ATLANTA -- A month after pursuing Marlins catcher J.T. Realmuto before the non-waiver Trade Deadline, the Braves have given Tyler Flowers a contract extension that will assume an even more lucrative appearance if he is indeed Atlanta's backup catcher next season.The Braves announced Flowers received a one-year, $4 million extension
ATLANTA -- A month after pursuing Marlins catcher J.T. Realmuto before the non-waiver Trade Deadline, the Braves have given Tyler Flowers a contract extension that will assume an even more lucrative appearance if he is indeed Atlanta's backup catcher next season.
The Braves announced Flowers received a one-year, $4 million extension that includes a $6 million club option for the 2020 season. If the option is not exercised, the 32-year-old veteran will receive a $2 million buyout.
"I'm glad, because if you lose a guy like that, you don't know where you're going to replace him," Braves manager Brian Snitker said. "There just aren't a whole lot of catchers that are available."
Flowers celebrated his new contract with a two-run home run in the eighth inning in Atlanta's 9-5 win over the Rays on Tuesday night.
"All and all, it wasn't too bad," Flowers said of his day. "Good news earlier today and a timely hit right there. It worked out well."
Though the Braves are expected to continue their pursuit of Realmuto and possibly make a run at Yasmani Grandal, who will be this offseason's top available free-agent catcher, they were willing to make this $6 million guarantee to address at least half of their catching needs by extending the relationship with Flowers, whose defensive intangibles have partially offset this year's offensive struggles.
"We really value the framing, and Flowers is as good as it gets," Braves general manager Alex Anthopoulos said. "He's been a big part of our success on the mound."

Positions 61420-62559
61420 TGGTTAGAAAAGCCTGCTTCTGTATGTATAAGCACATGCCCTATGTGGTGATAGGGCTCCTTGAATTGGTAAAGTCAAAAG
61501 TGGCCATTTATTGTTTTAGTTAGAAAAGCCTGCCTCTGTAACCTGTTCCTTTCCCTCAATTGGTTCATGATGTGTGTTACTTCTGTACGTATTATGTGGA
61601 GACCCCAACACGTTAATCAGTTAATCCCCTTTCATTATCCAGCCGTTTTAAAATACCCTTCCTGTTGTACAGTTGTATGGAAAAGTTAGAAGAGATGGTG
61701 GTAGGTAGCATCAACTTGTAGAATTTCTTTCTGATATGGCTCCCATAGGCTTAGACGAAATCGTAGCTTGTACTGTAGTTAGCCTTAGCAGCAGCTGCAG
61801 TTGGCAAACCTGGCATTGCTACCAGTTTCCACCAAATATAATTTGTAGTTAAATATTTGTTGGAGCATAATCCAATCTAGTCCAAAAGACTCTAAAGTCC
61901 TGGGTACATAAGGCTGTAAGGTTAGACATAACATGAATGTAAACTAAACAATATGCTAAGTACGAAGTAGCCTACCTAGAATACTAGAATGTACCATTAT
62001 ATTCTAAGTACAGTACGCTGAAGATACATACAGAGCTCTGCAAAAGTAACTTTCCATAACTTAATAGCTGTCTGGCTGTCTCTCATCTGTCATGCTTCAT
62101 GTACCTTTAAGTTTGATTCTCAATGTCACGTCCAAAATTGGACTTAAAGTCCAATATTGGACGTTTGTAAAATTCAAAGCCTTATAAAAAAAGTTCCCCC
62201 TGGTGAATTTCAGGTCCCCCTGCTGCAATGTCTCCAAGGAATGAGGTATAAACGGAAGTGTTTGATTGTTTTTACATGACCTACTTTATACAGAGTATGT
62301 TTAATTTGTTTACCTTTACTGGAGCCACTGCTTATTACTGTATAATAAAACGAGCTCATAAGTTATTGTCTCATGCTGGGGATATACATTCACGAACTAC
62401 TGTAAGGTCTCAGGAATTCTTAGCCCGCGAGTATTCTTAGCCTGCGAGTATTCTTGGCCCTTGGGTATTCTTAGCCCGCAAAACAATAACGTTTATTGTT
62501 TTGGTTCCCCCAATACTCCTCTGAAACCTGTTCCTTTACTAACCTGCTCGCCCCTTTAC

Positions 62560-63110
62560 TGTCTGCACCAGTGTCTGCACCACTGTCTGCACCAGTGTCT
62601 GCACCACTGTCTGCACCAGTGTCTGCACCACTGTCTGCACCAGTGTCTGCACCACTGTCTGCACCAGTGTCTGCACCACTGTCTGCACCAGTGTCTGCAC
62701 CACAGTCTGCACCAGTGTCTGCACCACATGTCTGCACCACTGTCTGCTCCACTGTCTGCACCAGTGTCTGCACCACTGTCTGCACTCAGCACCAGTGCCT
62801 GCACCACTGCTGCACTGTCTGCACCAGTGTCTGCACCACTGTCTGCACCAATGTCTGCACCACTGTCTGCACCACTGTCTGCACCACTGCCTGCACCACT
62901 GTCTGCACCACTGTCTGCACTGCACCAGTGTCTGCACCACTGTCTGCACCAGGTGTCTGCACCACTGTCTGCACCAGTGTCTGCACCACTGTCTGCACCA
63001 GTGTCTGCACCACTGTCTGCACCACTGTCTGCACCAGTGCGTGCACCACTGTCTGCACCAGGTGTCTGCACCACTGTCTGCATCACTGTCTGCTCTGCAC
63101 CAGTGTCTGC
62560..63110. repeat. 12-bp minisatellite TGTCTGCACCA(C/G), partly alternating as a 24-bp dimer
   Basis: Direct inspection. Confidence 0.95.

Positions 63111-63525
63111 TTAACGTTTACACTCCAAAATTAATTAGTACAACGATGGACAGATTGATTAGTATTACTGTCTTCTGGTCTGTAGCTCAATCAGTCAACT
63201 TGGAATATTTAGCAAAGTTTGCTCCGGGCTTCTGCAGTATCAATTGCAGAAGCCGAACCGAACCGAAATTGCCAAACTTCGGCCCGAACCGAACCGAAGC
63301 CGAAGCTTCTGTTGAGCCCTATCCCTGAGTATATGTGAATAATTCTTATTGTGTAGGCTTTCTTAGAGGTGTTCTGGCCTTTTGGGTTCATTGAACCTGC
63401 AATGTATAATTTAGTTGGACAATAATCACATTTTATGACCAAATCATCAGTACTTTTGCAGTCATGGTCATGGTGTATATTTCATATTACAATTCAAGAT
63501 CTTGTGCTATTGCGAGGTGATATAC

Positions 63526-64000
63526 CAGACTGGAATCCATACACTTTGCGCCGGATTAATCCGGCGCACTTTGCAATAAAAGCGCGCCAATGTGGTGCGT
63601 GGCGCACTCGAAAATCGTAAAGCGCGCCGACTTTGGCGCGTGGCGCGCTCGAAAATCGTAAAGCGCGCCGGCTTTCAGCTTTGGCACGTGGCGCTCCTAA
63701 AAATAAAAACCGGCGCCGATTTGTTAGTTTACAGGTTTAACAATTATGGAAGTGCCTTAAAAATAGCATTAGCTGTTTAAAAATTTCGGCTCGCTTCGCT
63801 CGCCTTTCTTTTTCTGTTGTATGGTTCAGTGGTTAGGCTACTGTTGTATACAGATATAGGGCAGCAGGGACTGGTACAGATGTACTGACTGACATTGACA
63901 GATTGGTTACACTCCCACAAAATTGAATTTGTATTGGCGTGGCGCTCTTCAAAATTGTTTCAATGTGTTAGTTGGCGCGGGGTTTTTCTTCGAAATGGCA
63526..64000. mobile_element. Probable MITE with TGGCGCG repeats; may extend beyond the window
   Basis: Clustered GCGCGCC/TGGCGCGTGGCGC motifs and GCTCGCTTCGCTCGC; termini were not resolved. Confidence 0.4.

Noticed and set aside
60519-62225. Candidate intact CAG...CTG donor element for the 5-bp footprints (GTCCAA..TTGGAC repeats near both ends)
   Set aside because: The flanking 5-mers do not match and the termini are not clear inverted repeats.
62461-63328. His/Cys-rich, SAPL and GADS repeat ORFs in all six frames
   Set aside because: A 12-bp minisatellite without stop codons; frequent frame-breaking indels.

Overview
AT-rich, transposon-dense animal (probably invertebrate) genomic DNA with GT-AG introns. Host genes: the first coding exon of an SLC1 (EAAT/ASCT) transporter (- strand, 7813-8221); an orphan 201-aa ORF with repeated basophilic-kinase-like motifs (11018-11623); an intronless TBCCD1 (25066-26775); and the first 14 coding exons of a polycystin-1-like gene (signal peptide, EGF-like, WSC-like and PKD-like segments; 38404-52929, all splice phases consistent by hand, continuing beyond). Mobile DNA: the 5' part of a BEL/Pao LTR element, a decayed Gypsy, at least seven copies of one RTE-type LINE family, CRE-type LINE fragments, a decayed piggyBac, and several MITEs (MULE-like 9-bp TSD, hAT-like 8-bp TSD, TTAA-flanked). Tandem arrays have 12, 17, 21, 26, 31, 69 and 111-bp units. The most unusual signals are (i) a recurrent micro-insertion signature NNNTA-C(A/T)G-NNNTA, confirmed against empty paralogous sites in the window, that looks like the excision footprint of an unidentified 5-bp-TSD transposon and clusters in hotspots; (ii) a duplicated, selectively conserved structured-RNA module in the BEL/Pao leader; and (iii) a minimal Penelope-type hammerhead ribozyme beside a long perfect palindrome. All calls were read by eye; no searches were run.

Flowers has gotten called strikes on 52.7 percent of his borderline pitches caught this season, which ranks sixth of 49 catchers with 1,000 or more borderline pitches caught, according to Statcast™. In 2017, he led the Majors at 54.6 percent.
Flowers accounted for the possibility he might serve as a backup in 2018, but he jumped at the opportunity to continue playing close to his childhood home and the family residence he shares with his wife and four children. This contract will allow him to realize the career earnings goal he set when he made his Major League debut in '09 with the White Sox.
"I think performance and stuff will take care of [the playing time]," Flowers said. "With that said, I don't think anybody is going to come in here and play for the Atlanta Braves in this environment, in these temperatures, and catch 130 [games]. I just don't think it's physically possible. So, worst case, you're catching 60 or 70 [games]. I don't know if I'd be happy [with that], but if that is what it is, I'll do the best I can at that role."
After hitting .281 with 12 homers and a career-best .823 OPS last season, Flowers strained his left oblique during his first plate appearance in 2018 and was sidelined until April 27. He says he started to find comfort at the plate last week, but admitted he has been frustrated while hitting .225 with a .692 OPS this season entering Tuesday night.
"It's been tough," Flowers said. "It's been a grind for me, personally, just getting in there and finding different ways to compete. Fortunately, we have so many other guys who seem to hit the cover off the ball every day, it hasn't seemed like a big gap. But it would be nice to get rolling for the end of the season and the playoffs."
After being acquired from the Orioles on July 31, Kevin Gausman became the latest pitcher to quickly find comfort working with the cerebral Flowers, who has had a knack for drawing strikes with his pitch-framing skills.
"I've always valued that more than hitting .300 with 30 [home runs]," Flowers said. "That would be great to do one day, but I wouldn't want to do it and sacrifice anything behind the plate."
Having been with the Braves since the start of the 2016 season, Flowers experienced the painful portion of the team's recent rebuild. He's now looking forward to the chance to continue being part of what appears to be a very promising stretch for his hometown team.
"I think anybody who has been a part of it for the past few years definitely wants to be here for the next five," Flowers said. "I think there are some good things happening now, and I think there are going to be a lot of good things happening the next couple years, as well. So hopefully, this will turn into a couple [years] at least and this will turn into something special."
Mark Bowman is a reporter for MLB.com.